7. Richmond Park

It is places like this that make you forget you are still within one of the world’s biggest and busiest cities. The vast open space of Richmond Park is as close as you’ll get to the great outdoors while remaining within a stone’s throw from central London and keeping your boots mud-free. Richmond Park is located across West London on the other side of River Thames. It is the largest of the Royal Parks in London, and while it’s worth visiting any time of the day, there’s quite nothing like experiencing it during the sunrise and sunset. As the evening sun paints the landscape, you can bask in the glory of ancient trees and spot some of the park’s deer on the grassy plains. You will get the best sunset views if you head over to the pond near Pembroke House. Here you’ll get an unmatched panorama of a glorious London sunset.

Ritchmond Park, London | Photo: Marc Najera

8. Sky Garden

London’s famous Sky Garden guarantees a thrilling experience both to those who get a rush of adrenaline at the thought of heights and those preferring to remain ground-level – all this by bringing a botanical experience high above the city; 43 floors up, to be exact. The lush green space in the notable “Walkie Talkie” building is filled with drought-resistant Mediterranean and South African plants, and while that may be impressive enough, the 360-degree views of the city through floor-to-ceiling windows make for a one-of-a-kind experience and a fabulous backdrop for pictures that’ll make others turn green with envy at such a sight. London’s highest public garden is free to visit, but spaces are limited and you’ll want to book in advance (at least three weeks prior). Then upon visiting you’ll have an hour to explore. While the garden terrace closes at 6 PM on weekdays and 9 PM on weekends, the two restaurants and bars remain open as late as midnight and even 1 AM on Fridays and Saturdays.

9. The View from The Shard

People have never stopped reaching for the sky and the epitome of that in London is The Shard. The seventh-tallest building in Europe and the tallest in the United Kingdom, The Shard has been standing tall over London since starting to welcome guests back in 2013. To get that perfect sunset view, you can enjoy two viewing platforms inside the building known as The View from The Shard: the first is a triple-level indoor gallery on Level 69, and the second is a partially-outdoor gallery on Level 72. With the high-speed elevators going up at the speed of 6 metres per second, you’ll reach the spectacular view in no time. Here you’ll be met with a 360-degree view of the Greater London area. The best views are guaranteed on clear days with just a tiny bit of clouds in the sky to add depth to your London sunset view. There’s also a Moët & Chandon champagne bar if you want to toast the end of the day with a glass of bubbly. To visit The View from The Shard, you’ll want to book your tickets in advance. Note that some tickets include the View Guarantee, which means you can come for a return visit free of charge if the weather is not up to par. The View from The Shard doesn’t have any visit time limits – once inside, you can stay as long as you want until closing time.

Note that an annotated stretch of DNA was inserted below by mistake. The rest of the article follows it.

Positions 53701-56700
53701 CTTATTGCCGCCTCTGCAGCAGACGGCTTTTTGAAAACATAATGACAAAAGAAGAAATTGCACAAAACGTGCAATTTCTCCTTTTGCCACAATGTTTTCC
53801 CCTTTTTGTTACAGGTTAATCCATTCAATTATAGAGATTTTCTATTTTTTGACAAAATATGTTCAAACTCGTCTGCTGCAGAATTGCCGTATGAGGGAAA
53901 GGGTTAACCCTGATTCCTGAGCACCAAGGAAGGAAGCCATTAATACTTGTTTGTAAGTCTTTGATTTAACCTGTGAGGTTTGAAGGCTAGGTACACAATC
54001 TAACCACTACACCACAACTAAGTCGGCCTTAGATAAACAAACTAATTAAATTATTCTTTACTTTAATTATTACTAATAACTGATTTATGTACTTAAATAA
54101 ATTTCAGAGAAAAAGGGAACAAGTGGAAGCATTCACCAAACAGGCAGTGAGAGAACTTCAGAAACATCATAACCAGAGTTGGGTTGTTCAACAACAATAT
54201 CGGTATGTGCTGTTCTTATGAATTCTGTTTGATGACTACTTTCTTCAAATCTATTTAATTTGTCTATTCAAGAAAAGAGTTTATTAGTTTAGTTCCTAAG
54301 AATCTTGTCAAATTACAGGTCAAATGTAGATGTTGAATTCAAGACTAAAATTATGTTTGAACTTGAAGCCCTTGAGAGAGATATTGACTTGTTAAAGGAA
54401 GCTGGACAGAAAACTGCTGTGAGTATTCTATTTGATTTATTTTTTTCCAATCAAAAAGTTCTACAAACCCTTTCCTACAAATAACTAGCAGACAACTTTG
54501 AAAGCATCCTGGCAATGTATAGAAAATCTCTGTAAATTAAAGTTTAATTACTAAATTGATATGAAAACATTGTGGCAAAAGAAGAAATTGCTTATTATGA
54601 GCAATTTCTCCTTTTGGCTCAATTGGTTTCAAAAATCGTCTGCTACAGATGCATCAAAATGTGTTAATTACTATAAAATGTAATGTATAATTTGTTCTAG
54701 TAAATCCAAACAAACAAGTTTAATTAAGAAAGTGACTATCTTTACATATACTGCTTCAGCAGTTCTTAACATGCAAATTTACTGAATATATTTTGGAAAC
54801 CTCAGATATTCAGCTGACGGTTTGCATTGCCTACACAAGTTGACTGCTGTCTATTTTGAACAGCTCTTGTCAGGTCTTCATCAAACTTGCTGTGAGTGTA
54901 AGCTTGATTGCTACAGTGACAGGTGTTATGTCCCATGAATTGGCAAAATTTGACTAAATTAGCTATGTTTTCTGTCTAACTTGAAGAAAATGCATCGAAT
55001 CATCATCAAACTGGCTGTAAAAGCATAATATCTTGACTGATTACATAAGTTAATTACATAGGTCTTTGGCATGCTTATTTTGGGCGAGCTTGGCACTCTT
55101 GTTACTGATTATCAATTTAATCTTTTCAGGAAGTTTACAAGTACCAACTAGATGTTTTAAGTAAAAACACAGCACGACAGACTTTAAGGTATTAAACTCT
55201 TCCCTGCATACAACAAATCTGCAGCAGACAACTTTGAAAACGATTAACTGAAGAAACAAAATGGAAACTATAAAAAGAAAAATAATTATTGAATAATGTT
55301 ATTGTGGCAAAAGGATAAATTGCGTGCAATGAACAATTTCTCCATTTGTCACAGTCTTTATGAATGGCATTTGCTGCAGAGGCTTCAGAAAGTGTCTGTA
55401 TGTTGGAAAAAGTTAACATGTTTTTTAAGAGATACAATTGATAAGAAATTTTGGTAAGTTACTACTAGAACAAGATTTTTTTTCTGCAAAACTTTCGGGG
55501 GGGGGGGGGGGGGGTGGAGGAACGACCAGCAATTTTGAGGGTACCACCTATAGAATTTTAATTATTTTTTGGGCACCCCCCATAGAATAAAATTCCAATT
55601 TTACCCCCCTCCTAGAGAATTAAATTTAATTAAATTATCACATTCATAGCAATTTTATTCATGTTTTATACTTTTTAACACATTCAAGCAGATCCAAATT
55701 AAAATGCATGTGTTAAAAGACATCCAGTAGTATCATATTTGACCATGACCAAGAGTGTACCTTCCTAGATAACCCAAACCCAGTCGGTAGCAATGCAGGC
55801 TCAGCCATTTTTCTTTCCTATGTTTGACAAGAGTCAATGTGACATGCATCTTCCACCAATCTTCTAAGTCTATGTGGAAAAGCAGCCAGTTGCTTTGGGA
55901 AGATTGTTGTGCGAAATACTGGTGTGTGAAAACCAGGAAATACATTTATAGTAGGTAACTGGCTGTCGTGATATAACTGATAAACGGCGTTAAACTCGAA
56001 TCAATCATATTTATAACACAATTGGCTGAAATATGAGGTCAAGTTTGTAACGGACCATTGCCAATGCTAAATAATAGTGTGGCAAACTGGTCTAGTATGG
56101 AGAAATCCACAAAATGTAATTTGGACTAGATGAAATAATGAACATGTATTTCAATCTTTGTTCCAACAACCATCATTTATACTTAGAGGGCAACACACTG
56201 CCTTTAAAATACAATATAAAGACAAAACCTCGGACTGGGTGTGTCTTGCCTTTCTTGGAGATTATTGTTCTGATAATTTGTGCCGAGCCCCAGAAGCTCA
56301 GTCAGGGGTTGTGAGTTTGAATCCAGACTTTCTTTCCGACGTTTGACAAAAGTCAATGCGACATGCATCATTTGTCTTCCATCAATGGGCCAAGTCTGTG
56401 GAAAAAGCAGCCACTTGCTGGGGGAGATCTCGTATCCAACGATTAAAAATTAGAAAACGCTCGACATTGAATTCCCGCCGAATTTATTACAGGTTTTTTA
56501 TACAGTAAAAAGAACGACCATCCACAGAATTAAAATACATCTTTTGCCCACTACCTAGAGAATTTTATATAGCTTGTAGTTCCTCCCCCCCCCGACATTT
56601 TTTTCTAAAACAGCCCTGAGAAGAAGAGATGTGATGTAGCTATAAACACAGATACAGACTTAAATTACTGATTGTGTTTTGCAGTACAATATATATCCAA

Sky Garden | Photo: Tom Fischer

Sky Garden | Photo: Joseph Hwang

10. Sushisamba London

End your day in style with unparalleled London sunset views, delicately-prepared cocktails, and an exceptional gastronomic journey at Sushisamba. Located on the 38th and 39th floors of the Heron Tower, Sushisamba has the highest outdoor terrace for dining in Europe. Enjoy your meal in the main dining room in comfortable and sophisticated surroundings with floor-to-ceiling windows that let you catch the day-to-night transition over the London skyline. The cuisine here draws inspiration from Japanese, Brazilian, and Peruvian culinary traditions with an inventive twist. The cocktails are equally impressive ranging from fresh and citrusy to fiery and bitter. Make sure to book your spot up to 2 months before you’re planned arrival as this place is always in-demand. From Thursdays through to Saturdays there’s also Casa de Samba dance party kicking off at 10 PM – expect fiery entertainment, DJs, and special guest appearances for a night to remember.

London | Photo: Yaopey Yong